The hierarchy of a Scrivener project is simple: text items are created and can be placed into folders; folders can themselves contain text; any item can be converted from a folder to text or the other way around. So, let’s say you start out creating a text item for “that topic you want to write something about” – let’s say Topic A; then, you subsequently realize that said topic actually is part of a larger group of sub-topics; you can turn the Topic A text item into a folder and then create more text files inside for Subtopics B, C, and E.

In addition to generating text, you can Import documents – either via the File menu, or (my preferred modus operandi) simply drag a Word file from the Finder and drop it into the Binder.

As if that didn’t give you enough flexibility, the contents of a folder can be viewed as index cards on a cork-board (and yes, you can customize the background); here you can play free-form with the structure of your document, re-ordering cards, etc.; you can also view folders and their contents as an outline, where you can track Label and Status (more on this below). Furthermore, you can view the contents of any folder as “scrivenings” – a view where all the individual text files in a folder can be viewed, scrolled through, and edited as if they were one document (which, they really are).

In short, you can see that Scrivener is set up to give you the ability to play around with words, content, order, structure and the manner in which you shape the logic of whatever argument or cause your writing seeks to illuminate or advocate.

So, then, what’s this project management business? What sort of projects?

How about a web site? I cut my modest webmaster chops in the days when Dreamweaver was coming into its own. And given my druthers, I’d still be using Dreamweaver to manage the site for the non-profit where I currently am the resident geek and communications guy. However, before I arrived on the scene, said agency began the move to a CMS (Content Management System), all the more to help the non-geeks on staff to contribute directly to web page content. But a CMS can be a bit clunky – yes you can have “drafts” of non-live content by creating “copies” of pages, but then navigating through the page listings gets incredibly tiresome. And the interface, built to be user friendly for the Microsoft Office crowd, isn’t exactly the most inviting writing environment.

My solution was to make a “shadow site” in Scrivener. In place of Dreamweaver’s site management window, I have the Binder; the advantage of drafting page content in Scrivener is that not only can I get a quick overview of the site content and organization, pilot test things by moving/creating/deleting pages and page content without interfering with the live site, but also, using Label and Status along with built-in meta-data tools, I can flag pages for revision, denote drafts versus live content, and more.

Even better, as I build page content, if it includes links, Scrivener lets me embed those links into text, and these links carry over perfectly when I copy and paste the finished text into a page on the live site. If you happen to be managing a website where you have FTP access, you can, of course, export Scrivener documents directly into HTML.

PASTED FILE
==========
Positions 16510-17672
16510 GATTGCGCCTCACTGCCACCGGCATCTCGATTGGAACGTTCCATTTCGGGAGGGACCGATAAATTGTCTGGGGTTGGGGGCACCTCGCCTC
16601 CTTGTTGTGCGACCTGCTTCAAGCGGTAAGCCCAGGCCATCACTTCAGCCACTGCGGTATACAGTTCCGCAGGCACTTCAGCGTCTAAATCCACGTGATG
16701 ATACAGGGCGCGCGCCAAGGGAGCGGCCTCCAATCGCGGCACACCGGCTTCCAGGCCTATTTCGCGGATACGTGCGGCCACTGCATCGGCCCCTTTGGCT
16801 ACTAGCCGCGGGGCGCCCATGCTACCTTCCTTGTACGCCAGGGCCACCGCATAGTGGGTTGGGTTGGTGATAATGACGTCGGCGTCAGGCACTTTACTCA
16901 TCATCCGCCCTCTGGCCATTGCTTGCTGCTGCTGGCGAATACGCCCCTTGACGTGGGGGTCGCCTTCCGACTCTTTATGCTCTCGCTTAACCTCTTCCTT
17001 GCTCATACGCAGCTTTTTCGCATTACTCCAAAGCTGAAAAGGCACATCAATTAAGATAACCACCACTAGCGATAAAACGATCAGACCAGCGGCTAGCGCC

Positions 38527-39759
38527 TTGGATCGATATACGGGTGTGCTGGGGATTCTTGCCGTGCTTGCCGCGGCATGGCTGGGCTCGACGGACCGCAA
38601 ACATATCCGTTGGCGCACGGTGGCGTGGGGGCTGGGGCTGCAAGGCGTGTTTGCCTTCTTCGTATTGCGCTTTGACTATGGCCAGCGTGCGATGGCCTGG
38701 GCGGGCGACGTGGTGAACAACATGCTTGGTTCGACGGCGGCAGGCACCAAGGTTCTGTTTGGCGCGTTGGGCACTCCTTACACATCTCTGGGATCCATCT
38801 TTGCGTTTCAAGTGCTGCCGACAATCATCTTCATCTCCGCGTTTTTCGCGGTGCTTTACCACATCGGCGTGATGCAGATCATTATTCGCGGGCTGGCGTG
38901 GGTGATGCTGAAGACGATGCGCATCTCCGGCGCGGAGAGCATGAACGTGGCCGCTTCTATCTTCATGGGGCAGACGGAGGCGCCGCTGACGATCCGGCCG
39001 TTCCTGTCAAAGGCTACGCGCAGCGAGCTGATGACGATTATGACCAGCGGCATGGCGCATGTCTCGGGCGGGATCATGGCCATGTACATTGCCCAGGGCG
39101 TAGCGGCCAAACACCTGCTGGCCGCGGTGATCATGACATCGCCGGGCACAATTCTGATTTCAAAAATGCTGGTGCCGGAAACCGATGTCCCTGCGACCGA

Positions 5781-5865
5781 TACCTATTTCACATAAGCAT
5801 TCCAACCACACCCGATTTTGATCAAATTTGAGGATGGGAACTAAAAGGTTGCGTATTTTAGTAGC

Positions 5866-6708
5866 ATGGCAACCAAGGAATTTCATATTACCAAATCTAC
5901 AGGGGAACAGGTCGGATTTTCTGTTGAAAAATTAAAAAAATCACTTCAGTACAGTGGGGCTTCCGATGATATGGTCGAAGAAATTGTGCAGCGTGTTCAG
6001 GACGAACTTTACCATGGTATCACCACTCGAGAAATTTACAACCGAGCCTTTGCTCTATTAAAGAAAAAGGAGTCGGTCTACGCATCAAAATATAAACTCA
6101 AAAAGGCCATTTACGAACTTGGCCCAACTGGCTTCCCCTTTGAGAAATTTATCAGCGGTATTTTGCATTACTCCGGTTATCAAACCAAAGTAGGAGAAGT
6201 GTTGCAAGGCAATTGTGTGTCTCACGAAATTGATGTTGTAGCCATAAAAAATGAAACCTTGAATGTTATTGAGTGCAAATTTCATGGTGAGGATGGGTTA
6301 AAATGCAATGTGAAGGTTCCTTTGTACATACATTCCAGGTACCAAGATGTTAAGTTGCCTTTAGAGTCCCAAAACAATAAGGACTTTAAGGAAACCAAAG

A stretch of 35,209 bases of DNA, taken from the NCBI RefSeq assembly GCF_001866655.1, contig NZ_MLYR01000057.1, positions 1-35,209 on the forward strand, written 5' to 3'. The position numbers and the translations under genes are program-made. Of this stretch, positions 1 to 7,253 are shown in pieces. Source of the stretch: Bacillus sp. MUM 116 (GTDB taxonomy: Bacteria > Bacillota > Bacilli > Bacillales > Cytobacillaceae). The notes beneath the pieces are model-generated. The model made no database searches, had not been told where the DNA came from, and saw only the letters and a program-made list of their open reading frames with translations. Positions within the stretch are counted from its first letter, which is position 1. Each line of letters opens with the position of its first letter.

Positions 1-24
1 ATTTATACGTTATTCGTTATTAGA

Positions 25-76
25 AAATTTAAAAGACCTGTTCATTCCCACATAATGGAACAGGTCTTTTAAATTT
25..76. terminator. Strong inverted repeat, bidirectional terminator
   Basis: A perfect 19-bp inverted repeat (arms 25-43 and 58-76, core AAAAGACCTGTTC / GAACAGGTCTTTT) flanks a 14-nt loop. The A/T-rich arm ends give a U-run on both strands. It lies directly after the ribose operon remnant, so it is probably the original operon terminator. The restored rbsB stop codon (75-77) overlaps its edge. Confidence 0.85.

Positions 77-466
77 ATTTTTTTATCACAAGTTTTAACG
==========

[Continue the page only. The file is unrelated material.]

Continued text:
screenshot - Scrivener in outline mode

the Scrivener work environment – Outline view


Another aspect of the web project is the e-newsletter. The screenshot shows a use of the Outline view; with the colored Labels I can easily identify the variety of content (news items vs. event info vs. other sorts of post), and with Status I can track items that have been posted (meaning they’ve already been put into the HTML newsletter template on the CMS, vs. stuff that is still in draft form and still needs more editing or information). In addition, Scrivener has a robust implementation of meta-data, allowing you to tag files with any number of keywords. These keywords, the labels, and the status are all searchable, and any search can be saved in what Scrivener calls Collections.

screenshot - the binder window with collections

the Scrivener work environment with Binder Collections

Web sites aren’t your bag? How about grants? Putting a grant proposal together can be a monstrous chore – there are often multiple contributors and varied sections. In my experience, this usually led to one point person receiving two dozen Word doc’s and having to magically graft them into one, monstrous document for output.

With Scrivener, all of those Word docs can be dragged from the Finder or Win Explorer and dropped into the Drafts folder. Re-order, edit as needed; when you’re ready for output, review the finished product as one document in scrivenings view and Compile – setting your layout, pagination, and other options to get the resulting product in line with grant submission guidelines.

As an added bonus, pair your Scrivener experience with a Dropbox account, and you can keep your Scrivener file (and zip compressed Back-ups) safely stowed there. If you’re adventurous, you can also synchronize entire projects or individual folders/documents with Dropbox as text-only files and access them via a variety of iPad or iPhone based apps for editing remotely.

If you’ve read this far, allow me to go just slightly out farther on a ledge. With Scrivener storing text info in its database, allowing you to view, edit, remix, and export said content back out for sharing, there are times when I think I don’t need the OS X Finder at all – at least not from a documents/text files perspective; Scrivener represents the way I wish the Finder allowed me to manage document related data.

So, here’s hoping you’ll take some time to check out Scrivener, and that you’ll find it as helpful to your writing and project management needs as I have these last couple of years. Oh, and one more thing: for the uninitiated (ie: anyone born after the 1970’s), or anyone asking “what’s up with the title”, an explanatory video clip